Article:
Started 3 years ago (2016-05-19T09:00:00Z). Goes forever.

Do something, anything, related to the development of your game every day!

"Great things are not done by impulse, but by a series of small things brought together." - Vincent Van Gogh

"Inches make champions." - Vince Lombardi

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Recent submissions (542 total)

Finished the first Godot tutorial. Roughly 40 mintues long it went over many of Gdscript's basics, which was very helpful.

Began learning Godot gdscript to better familiarize myself with the engine.

So, when jumping back onto the project this morning, I decided that before I can do any more work on that spider, I'll have to sort these graphics out.
So, I spent the day manually downscaling each sprite (don't worry, there weren't many) from around the average 32x32-ish to about 16x16-ish. Large enemies go up to 24x24. I'm really quite happy with the result and the overall look of the game as it is.

Tomorrow, I'm gonna work on the spider enemy.

The first grand strategy in the world is very interesting it seems to have some parts of what would determine the genre later on such as economic, diplomatic management. But lacks the true sandbox found in modern titles.

So, as planned, I got to work on the spider. Turns out that is a little bit more work than anticipated (as is often the case with gamedev) and will have to continued tomorrow.

I have also been thinking about the way the game should look, messing around with resolutions. It was previously 800 x 600, but I figured since the game sports a cast of very small bugs, the resolution should be lowered to 640 x 360. (thus making it widescreen, too)
Still thinking about it, though. We'll see.

I began studying the grand strategy genre to figure out what those before me have done before me. I also looked into micronations. I am using this information to create the basis of my game.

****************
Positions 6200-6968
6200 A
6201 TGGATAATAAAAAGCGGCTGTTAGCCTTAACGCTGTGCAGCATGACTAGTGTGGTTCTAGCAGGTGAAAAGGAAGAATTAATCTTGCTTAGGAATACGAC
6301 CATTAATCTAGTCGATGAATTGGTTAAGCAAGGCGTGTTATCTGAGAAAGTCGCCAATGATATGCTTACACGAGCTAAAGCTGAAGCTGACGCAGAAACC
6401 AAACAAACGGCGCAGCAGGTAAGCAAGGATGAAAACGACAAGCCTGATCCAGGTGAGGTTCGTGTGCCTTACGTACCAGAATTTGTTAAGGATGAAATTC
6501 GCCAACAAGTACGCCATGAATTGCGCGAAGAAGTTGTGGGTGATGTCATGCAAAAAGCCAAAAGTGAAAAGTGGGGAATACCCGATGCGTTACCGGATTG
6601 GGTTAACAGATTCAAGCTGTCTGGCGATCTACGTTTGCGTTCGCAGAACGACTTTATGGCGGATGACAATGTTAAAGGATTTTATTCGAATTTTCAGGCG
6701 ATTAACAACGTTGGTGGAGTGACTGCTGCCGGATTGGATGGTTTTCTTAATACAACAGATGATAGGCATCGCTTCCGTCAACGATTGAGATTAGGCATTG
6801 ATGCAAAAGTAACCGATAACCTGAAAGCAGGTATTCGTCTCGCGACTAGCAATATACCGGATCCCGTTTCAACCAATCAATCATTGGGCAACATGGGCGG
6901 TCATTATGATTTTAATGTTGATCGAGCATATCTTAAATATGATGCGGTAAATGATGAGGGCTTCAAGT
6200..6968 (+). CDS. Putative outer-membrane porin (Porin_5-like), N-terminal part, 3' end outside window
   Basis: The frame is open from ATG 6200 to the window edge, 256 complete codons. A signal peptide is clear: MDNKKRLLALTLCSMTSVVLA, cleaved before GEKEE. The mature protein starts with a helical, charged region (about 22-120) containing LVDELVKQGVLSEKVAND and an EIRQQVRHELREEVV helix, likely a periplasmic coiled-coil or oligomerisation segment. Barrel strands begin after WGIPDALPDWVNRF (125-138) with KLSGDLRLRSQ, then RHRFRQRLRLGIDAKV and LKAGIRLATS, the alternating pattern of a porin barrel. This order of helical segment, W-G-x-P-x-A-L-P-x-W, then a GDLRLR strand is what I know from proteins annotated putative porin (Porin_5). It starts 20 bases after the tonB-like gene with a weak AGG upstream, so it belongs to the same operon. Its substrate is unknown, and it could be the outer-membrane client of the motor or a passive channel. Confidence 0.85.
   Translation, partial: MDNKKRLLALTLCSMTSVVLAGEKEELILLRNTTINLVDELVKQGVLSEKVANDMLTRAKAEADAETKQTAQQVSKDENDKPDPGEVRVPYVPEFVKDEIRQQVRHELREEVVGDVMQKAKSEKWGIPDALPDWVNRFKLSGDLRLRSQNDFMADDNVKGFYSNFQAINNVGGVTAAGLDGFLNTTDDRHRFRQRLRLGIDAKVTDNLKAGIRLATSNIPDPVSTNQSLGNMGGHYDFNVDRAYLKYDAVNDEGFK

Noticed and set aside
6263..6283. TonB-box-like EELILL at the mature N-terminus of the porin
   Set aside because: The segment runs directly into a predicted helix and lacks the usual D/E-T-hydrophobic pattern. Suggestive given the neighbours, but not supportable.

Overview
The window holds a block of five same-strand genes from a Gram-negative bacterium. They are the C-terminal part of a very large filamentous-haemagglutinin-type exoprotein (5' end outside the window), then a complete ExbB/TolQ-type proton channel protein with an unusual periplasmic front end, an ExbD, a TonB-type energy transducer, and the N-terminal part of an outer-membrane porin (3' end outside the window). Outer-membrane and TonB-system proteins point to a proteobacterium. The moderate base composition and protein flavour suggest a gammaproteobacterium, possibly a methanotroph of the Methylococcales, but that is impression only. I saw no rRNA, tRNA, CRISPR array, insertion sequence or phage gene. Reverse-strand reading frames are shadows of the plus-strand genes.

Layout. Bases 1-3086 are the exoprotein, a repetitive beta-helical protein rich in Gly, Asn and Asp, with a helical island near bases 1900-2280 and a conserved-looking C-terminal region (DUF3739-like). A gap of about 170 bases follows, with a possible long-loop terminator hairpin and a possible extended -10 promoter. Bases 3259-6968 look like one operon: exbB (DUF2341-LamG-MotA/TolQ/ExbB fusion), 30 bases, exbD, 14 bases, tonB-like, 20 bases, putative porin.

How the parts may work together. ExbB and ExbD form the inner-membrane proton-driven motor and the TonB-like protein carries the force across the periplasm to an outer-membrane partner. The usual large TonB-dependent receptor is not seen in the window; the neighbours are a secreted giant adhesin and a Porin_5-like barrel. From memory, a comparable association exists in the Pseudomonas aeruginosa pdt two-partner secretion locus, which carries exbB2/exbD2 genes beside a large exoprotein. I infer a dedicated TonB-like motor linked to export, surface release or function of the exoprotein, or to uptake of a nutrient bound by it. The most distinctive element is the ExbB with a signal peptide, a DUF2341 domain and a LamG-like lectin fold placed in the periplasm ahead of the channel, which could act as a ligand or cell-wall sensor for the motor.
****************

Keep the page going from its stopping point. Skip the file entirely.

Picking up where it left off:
A couple of days of relaxing have gone by.
Today I set aside the project "hexgrid" and switched to my old pal "geogame". The game currently has no game logic at all, since I'm focusing on the infrastructure first.
As the title suggests, today I laid down the foundation of the go server, which is going to sit between the database and the game client. Most of my effort went into understanding how to structure the project. From that, I then went on and channelized it into a docker image.
Let's see if next time I manage to write some go code and make it do something more thrilling!

First thing I did was go back and do some touching up on the player sprite; It looks a little better now. After that, I drew up a simple spider sprite and thought about how this spider will behave in-game. Came up with something I like, did some of the implementation, and that's pretty much it.

Tomorrow, I'm hoping to do the bulk of the implementation of the spider, and if there's any time, do some extra sprites and a little animation for it.

I looked for resources on Grand strategy games for the Godot engine I was unable to find any though unfortunately losing a lot of time.

Not much coding or design today, just working on the art for my main character. I have made a sprite which I can stand for a while. It was quite nice to take a break from all the technical stuff for a bit.